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Load-Power Relationships for High-Speed Knee Extension Exercise

Chen, Ling1; Davison, Steve W.2; Selimovic, Ema A.1; Mueller, Rebecca E.1; Beatty, Samantha R.1; Carter, Kathy A.3; Parmar, Prashant J.4; Symons, Thorburn B.1; Pantalos, George M.5; Caruso, John F.1

The Journal of Strength & Conditioning Research: June 2019 - Volume 33 - Issue 6 - p 1480–1487
doi: 10.1519/JSC.0000000000003141
Original Research
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Chen, L, Davison, SW, Selimovic, EA, Mueller, RE, Beatty, SR, Carter, KA, Parmar, PJ, Symons, TB, Pantalos, GM, and Caruso, JF. Load-power relationships for high-speed knee extension exercise. J Strength Cond Res 33(6): 1480–1487, 2019—Seventy subjects did 4 knee extensor workouts with their left legs to assess load-power relationships produced on a high-speed trainer (HST; Newnan, GA, USA). Each workout is composed of 4 sets done on the HST at a different load (1, 4.4, 6.7, 9 kg). A Latin Squares Design determined load sequence per workout. Average power (AP) and peak power (PP) and those same values normalized to body mass (BM) and fat-free mass (AP/BM, PP/BM, AP/FFM, PP/FFM) were each analyzed with 2 (gender) × 4 (load) analysis of variances, with repeated measures for load. We assessed relationships between normalized loads and AP and PP values with correlation coefficients. Average power results revealed a significant interaction, with men > women at 9 kg. Peak power/body mass also yielded an interaction, with women > men at 6.7 and 9 kg. Average power/fat-free mass and PP/FFM each produced interactions, with women > men at 4.4, 6.7, and 9 kg. Correlation coefficients showed significant (r = 0.80–0.82) relationships between normalized loads and AP and PP values. In conclusion, the very low inertial resistance to initiate each repetition on this novel device may in part explain our PP/BM, AP/FFM, PP/FFM results, in which higher values were achieved by women. Our practical applications imply that the low inertial resistance for HST repetitions negates male size and strength advantages typically seen when power is measured.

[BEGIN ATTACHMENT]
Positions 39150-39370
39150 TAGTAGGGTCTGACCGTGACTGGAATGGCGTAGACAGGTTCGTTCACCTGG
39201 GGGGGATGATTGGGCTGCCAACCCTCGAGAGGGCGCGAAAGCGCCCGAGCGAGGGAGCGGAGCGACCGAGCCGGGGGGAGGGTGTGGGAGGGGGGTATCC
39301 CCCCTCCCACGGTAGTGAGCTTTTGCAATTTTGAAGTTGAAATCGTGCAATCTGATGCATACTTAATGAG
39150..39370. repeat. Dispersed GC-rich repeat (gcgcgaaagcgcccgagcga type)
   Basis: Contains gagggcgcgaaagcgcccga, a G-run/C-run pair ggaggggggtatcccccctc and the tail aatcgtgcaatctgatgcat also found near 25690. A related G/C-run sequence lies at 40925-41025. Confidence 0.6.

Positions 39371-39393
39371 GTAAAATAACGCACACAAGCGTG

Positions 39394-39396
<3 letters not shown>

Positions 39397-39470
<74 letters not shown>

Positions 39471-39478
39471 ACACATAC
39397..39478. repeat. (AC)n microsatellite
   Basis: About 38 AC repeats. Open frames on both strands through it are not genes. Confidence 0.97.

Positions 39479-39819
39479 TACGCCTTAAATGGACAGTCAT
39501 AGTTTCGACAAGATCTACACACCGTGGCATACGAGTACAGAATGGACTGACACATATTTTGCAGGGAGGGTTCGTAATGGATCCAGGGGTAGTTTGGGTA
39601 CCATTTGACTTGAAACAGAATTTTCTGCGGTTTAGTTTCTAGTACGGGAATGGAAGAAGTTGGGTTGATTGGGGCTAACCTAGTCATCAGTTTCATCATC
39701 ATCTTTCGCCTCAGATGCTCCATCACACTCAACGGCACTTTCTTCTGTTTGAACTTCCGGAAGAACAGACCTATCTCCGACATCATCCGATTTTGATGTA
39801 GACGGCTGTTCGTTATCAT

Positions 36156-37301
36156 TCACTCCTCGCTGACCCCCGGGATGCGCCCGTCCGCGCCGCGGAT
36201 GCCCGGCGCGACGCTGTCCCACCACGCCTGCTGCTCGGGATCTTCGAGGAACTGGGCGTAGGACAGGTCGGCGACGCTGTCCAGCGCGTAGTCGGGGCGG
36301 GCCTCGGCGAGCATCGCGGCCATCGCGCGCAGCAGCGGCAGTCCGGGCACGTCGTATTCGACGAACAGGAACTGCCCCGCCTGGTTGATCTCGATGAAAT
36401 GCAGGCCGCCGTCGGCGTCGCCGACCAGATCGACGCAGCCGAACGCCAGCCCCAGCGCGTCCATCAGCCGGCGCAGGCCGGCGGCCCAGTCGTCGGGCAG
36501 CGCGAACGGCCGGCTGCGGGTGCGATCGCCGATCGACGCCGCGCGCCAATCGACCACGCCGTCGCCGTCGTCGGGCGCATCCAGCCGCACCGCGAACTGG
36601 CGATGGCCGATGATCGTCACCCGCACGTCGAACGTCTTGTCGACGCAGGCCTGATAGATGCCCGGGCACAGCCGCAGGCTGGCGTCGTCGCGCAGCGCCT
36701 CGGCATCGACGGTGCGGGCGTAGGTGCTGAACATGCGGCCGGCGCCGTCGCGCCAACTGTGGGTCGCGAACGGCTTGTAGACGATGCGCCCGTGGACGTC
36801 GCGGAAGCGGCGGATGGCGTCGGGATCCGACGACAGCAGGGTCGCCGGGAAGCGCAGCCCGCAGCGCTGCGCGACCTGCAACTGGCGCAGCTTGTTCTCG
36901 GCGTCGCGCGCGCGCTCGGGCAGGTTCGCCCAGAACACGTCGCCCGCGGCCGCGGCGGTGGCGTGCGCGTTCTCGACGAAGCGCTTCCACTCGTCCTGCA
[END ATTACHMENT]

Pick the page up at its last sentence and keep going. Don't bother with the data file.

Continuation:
1Exercise Physiology Program, University of Louisville, Louisville, Kentucky;

2Impulse Technologies, Newnan, Georgia;

3Central State University, Wilberforce, Ohio;

4Saint Joseph's Hospital, Denver, Colorado; and

5Department Cardiovascular & Thoracic Surgery, University of Louisville, Louisville, Kentucky

Address correspondence to Dr. John F. Caruso, john.caruso@louisville.edu.

Copyright © 2019 by the National Strength & Conditioning Association.